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Bankers gather to pitch for AIG share sale

Some of the top bankers in the United States flocked to a midtown Manhattan law firm yesterday to make a pitch for managing what could be one of the largest share sales in history: a secondary offering of potentially $20 billion for bailed-out insurer American International Group Inc.

The bankers were expected to offer a cut-rate fee, trading profits for the prestige of managing a historic offering and getting in line for future underwriting business from the company. Those chosen will probably share a fee of about $150 million if the deal hits the $20-billion level, between the shares sold by the U.S. Treasury and those offered directly by the insurance giant, a source familiar with the situation said.

At that size, the AIG offering would rank as one of the 10 largest share sales of any kind in history.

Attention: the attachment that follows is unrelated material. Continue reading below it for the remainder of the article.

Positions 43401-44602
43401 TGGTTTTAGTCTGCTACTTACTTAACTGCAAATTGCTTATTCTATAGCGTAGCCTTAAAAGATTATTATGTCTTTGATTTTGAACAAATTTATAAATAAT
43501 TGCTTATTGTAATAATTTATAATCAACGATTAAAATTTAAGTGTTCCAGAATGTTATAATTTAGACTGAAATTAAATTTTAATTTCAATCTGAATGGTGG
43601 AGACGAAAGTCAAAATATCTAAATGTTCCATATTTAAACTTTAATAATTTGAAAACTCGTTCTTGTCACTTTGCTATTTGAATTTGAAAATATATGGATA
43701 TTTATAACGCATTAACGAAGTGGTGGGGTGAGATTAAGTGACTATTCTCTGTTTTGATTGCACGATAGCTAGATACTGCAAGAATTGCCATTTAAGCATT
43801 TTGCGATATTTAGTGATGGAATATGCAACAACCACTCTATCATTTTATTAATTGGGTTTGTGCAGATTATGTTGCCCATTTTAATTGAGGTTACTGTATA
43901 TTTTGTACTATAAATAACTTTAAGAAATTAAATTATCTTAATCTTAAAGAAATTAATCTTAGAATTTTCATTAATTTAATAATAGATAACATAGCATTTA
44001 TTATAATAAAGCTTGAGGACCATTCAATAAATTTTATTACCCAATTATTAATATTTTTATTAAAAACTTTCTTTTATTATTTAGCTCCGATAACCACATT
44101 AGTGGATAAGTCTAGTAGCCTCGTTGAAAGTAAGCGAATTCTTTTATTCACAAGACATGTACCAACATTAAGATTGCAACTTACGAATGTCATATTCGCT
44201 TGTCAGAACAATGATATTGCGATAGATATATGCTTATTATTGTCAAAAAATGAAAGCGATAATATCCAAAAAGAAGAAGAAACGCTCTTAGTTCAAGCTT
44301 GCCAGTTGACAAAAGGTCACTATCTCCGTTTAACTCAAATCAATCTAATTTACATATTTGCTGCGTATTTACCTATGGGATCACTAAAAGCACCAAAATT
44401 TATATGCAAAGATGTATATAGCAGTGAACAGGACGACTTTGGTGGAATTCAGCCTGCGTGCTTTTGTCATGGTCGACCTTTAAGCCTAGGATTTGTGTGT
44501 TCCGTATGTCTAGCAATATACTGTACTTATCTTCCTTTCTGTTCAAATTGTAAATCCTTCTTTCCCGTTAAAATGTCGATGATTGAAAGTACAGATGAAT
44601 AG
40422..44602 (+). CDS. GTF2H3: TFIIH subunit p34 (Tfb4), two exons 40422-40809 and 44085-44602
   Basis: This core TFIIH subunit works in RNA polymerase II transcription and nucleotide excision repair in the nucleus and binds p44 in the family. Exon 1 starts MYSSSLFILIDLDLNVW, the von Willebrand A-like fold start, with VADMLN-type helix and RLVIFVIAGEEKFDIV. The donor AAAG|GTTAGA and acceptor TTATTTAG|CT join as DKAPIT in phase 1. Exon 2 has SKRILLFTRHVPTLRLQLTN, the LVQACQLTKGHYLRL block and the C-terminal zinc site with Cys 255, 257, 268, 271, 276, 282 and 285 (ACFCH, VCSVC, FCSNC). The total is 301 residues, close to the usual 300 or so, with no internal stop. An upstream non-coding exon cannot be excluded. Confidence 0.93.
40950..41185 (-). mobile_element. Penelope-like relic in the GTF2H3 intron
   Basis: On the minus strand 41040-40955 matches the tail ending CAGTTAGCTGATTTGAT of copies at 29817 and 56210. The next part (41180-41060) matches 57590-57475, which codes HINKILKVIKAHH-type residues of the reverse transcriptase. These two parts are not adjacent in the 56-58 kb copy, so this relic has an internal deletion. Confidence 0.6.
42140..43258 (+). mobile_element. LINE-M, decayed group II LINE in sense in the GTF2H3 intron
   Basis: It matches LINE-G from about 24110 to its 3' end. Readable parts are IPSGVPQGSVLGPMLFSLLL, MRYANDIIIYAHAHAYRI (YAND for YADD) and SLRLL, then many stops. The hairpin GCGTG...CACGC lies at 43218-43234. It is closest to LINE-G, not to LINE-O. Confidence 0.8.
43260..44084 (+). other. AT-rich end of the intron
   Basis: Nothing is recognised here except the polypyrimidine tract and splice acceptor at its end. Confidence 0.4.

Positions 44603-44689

JPMorgan chief executive Jamie Dimon was among the executives attending the meeting. Asked how the meeting went as he left, Dimon laughed and said: "How'd what go?"

Morgan Stanley chief James Gorman left the building of the Davis Polk & Wardwell law firm shortly after Dimon's arrival. Bank of America Corp's Brian Moynihan also attended.

After a recapitalization deal closes Friday, the Treasury will own 92.1 percent of AIG. The government rescued AIG from the brink of failure in September 2008 in a bailout that topped $182 billion.

Sources have said the first share sale would most likely occur after mid-May, once AIG has filed its first-quarter report with securities regulators, but the sale could happen as soon as March if conditions are right. AIG shares ended down $1.21, or 2.07 percent, Thursday to close at $57.19. Reuters

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